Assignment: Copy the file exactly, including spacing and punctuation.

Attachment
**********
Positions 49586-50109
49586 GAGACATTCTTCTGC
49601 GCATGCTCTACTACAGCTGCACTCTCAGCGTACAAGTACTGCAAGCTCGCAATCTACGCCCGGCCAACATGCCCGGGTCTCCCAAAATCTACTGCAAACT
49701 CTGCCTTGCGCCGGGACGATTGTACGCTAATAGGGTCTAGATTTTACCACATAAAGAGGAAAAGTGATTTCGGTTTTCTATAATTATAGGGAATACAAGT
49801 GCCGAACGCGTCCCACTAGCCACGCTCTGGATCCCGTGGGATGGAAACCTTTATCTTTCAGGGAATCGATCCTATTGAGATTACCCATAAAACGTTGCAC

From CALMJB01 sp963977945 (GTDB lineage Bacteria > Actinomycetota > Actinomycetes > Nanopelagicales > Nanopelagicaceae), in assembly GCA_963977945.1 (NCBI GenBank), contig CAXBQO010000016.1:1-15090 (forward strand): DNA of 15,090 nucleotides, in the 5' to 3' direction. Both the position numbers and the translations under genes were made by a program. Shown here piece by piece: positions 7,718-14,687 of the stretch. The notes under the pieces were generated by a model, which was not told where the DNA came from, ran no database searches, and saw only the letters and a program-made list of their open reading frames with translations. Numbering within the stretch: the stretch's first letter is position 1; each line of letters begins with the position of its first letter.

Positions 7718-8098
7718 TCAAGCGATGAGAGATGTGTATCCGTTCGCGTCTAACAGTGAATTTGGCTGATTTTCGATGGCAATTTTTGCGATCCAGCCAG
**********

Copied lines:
Positions 49586-50109
49586 GAGACATTCTTCTGC
49601 GCATGCTCTACTACAGCTGCACTCTCAGCGTACAAGTACTGCAAGCTCGCAATCTACGCCCGGCCAACATGCCCGGGTCTCCCAAAATCTACTGCAAACT
49701 CTGCCTTGCGCCGGGACGATTGTACGCTAATAGGGTCTAGATTTTACCACATAAAGAGGAAAAGTGATTTCGGTTTTCTATAATTATAGGGAATACAAGT
49801 GCCGAACGCGTCCCACTAGCCACGCTCTGGATCCCGTGGGATGGAAACCTTTATCTTTCAGGGAATCGATCCTATTGAGATTACCCATAAAACGTTGCAC

From CALMJB01 sp963977945 (GTDB lineage Bacteria > Actinomycetota > Actinomycetes > Nanopelagicales > Nanopelagicaceae), in assembly GCA_963977945.1 (NCBI GenBank), contig CAXBQO010000016.1:1-15090 (forward strand): DNA of 15,090 nucleotides, in the 5' to 3' direction. Both the position numbers and the translations under genes were made by a program. Shown here piece by piece: positions 7,718-14,687 of the stretch. The notes under the pieces were generated by a model, which was not told where the DNA came from, ran no database searches, and saw only the letters and a program-made list of their open reading frames with translations. Numbering within the stretch: the stretch's first letter is position 1; each line of letters begins with the position of its first letter.

Positions 7718-8098
7718 TCAAGCGATGAGAGATGTGTATCCGTTCGCGTCTAACAGTGAATTTGGCTGATTTTCGATGGCAATTTTTGCGATCCAGCCAG